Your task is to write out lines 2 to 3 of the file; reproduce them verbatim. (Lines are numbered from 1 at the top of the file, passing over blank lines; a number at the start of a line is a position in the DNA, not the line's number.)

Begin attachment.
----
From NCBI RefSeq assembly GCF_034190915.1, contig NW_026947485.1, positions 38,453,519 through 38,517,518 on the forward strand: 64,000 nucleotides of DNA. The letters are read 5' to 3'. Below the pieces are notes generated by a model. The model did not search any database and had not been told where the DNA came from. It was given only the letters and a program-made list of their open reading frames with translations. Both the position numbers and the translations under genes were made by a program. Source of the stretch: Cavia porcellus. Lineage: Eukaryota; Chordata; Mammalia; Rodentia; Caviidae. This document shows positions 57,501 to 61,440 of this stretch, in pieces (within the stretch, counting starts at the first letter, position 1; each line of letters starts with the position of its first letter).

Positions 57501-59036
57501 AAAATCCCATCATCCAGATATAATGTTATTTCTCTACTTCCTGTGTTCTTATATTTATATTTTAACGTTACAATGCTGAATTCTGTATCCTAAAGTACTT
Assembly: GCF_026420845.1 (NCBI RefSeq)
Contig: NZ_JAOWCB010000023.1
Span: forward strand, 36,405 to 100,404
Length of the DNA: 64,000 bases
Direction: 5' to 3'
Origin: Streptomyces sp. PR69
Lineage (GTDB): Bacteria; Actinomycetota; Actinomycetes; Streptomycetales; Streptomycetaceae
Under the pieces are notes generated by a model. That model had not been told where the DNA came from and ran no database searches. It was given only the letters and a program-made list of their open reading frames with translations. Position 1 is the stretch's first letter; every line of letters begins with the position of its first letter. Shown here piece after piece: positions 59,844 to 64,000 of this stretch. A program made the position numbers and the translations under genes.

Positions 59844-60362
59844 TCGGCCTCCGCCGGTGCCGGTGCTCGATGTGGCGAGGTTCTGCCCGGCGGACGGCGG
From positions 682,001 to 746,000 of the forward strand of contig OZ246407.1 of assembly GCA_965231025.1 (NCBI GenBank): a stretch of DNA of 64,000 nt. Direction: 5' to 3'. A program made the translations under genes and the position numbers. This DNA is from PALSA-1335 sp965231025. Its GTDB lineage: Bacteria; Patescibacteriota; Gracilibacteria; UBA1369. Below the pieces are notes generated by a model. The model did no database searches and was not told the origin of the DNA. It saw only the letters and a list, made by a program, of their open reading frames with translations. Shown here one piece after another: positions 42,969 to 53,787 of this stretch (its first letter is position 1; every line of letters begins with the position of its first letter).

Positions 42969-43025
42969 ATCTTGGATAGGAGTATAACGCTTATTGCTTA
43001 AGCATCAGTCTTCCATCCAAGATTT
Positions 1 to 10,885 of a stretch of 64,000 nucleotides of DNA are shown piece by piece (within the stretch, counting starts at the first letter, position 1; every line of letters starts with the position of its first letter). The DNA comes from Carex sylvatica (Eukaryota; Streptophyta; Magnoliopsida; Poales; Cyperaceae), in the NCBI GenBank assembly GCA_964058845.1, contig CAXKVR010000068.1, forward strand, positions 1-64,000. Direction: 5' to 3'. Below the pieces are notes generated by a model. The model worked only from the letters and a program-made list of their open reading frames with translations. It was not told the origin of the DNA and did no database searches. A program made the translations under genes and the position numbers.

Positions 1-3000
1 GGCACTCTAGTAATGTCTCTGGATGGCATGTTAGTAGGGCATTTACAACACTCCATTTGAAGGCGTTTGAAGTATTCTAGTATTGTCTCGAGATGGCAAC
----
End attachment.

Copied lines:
Positions 57501-59036
57501 AAAATCCCATCATCCAGATATAATGTTATTTCTCTACTTCCTGTGTTCTTATATTTATATTTTAACGTTACAATGCTGAATTCTGTATCCTAAAGTACTT